Document Detail

A Rare presentation of neurobrucellosis in a child with Recurrent transient ischemic attacks and pseudotumor cerebri (A case report and review of literature).
Jump to Full Text
MedLine Citation:
PMID:  24949055     Owner:  NLM     Status:  PubMed-not-MEDLINE    
Brucellosis is a multi-system infectious disease that presents with various manifestations and complications. Neurobrucellosis is an uncommon but serious presentation of brucellosis that can be seen in all stages of the disease. High index of suspicion, especially in endemic areas is essential to prevent morbidity from this disease. The case was an 11- year -old female patient who was admitted with a severe headache that was worsening over a period of 2 months. The day after each attack, she experienced transient right hemiparesia that was lasting less than one hour (TIA) as well as blurred vision and bilateral papilledema. Laboratory findings revealed serum agglutination Wright test positive at 1/320 and 2ME test positive at 1/160. A lumbar puncture showed a clear CSF with increased opening pressure (32 cmH2O), CSF examination was within normal range (pseudotumor cerebri).To our knowledge, there has been no report for recurrent TIA in pediatric neurobrucellosis in the base of pseudotumor cerebri. In endemic areas like Iran, unexplained neurological signs or symptoms should be evaluated for brucellosis.
Related Documents :
10833745 - Review of the rank transform in designed experiments.
1456905 - Laparoscopy-guided percutaneous cholecystolithotomy: an evolving technique.
1641455 - Improved esthetics with a combined bleaching technique: a case report.
16314725 - Acute compartment syndrome of the thigh in a football athlete: a case report and the ro...
16502045 - Adult paratesticular myxofibrosarcoma: report of a rare entity and review of the litera...
19251005 - Assessment of the quality of colonoscopy reports: results from a multicenter consortium.
Publication Detail:
Type:  Journal Article    
Journal Detail:
Title:  Iranian journal of child neurology     Volume:  8     ISSN:  1735-4668     ISO Abbreviation:  Iran J Child Neurol     Publication Date:  2014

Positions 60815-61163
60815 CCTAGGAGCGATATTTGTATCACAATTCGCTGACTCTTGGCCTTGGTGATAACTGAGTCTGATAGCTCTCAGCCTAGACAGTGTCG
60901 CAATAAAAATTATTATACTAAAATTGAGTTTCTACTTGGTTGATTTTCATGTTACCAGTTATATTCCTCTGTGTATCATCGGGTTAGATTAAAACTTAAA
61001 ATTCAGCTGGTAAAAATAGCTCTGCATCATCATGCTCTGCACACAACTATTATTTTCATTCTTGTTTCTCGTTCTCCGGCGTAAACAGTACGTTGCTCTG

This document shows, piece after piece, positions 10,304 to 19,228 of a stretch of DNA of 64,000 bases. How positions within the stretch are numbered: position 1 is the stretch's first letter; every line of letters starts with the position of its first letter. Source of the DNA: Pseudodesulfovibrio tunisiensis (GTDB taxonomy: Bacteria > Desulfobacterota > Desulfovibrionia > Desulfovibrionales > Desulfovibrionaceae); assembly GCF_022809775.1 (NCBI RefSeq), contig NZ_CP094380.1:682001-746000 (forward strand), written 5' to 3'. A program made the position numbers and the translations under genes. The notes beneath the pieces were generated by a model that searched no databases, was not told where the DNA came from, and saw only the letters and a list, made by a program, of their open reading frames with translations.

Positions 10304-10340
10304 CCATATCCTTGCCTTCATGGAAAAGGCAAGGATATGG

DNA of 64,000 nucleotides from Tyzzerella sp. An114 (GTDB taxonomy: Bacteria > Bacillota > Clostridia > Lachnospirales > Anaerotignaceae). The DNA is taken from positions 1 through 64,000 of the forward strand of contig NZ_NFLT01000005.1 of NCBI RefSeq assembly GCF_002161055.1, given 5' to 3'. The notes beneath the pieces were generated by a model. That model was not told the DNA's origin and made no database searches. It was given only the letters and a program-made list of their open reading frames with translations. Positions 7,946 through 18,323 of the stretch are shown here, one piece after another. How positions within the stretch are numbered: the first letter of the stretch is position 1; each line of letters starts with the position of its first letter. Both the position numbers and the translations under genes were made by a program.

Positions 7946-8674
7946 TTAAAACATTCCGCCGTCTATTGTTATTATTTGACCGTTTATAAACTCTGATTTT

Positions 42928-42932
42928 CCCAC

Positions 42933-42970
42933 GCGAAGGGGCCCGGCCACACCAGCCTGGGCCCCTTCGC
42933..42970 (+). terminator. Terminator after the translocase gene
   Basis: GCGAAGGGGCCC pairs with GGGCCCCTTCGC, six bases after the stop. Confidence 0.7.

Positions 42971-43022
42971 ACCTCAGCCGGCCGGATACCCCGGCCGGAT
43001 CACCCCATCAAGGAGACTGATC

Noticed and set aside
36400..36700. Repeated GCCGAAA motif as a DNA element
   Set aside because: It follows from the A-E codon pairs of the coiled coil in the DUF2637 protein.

Date Detail:
Created Date:  2014-06-20     Completed Date:  2014-06-20     Revised Date:  2014-06-23    
Medline Journal Info:
Nlm Unique ID:  101463836     Medline TA:  Iran J Child Neurol     Country:  Iran    
Other Details:
Languages:  eng     Pagination:  65-9     Citation Subset:  -    
Export Citation:
APA/MLA Format     Download EndNote     Download BibTex
MeSH Terms

From MEDLINE®/PubMed®, a database of the U.S. National Library of Medicine

Full Text
Journal Information
Journal ID (nlm-ta): Iran J Child Neurol
Journal ID (iso-abbrev): Iran J Child Neurol
Journal ID (publisher-id): IJCN
ISSN: 1735-4668
ISSN: 2008-0700
Publisher: Shahid Beheshti University of Medical Sciences, Tehran, Iran
Article Information
Download PDF

Received Day: 23 Month: 3 Year: 2013
Revision Received Day: 13 Month: 5 Year: 2013
Accepted Day: 25 Month: 5 Year: 2013
Print publication date: Season: Spring Year: 2014
Volume: 8 Issue: 2
First Page: 65 Last Page: 69
PubMed Id: 24949055
ID: 4058069
Publisher Id: ijcn-8-065

A Rare presentation of neurobrucellosis in a child with Recurrent transient ischemic attacks and pseudotumor cerebri (A case report and review of literature)
1Department of Pediatric Neurology, Ghaem Medical Center, Mashhad University of Medical Sciences, Mashhad, Iran


Human brucellosis is a zoonotic granulomatous disease that is endemic in many

parts of the world, including Middle Eastern and Mediterranean countries.

Humans are affected through the consumption of unpasteurized milk, its products, and aerosolization (1,2).

Diverse and non-specific clinical manifestations make the diagnosis difficult. The most frequent symptoms are fever, myalgia, malaise, arthralgia, weight loss, and night sweats (3).

Neurologic findings of brucellosis occur in less than 5% in adolescents (2,4,5); but its prevalence in pediatric is less than 0.8-1% of cases (6,7).

Neurobrucellosis can present with acute or chronic encephalitis, meningitis, radiculoneuritis, myelitis, brain abscess, epidural abscess, subarachnoid hemorrhage, granuloma, cranial nerve involvement, and neuropsychiatric symptoms (4,5,8,9).

The most frequent presentations of neurobrucellosis are meningoencephalitis and meningitis, which can occur early in the course of the disease or as a late manifestation (10,11,12).

The other rare manifestations of neurobrucellosis include diabetes insipidus (13,14), cerebral venous thrombosis (15), Guillain-Barre syndrome (16), and subdural hemorrhage (17).

Its mortality rate is 0-5.5% but permanent neurologic impairments, especially deafness are common (11).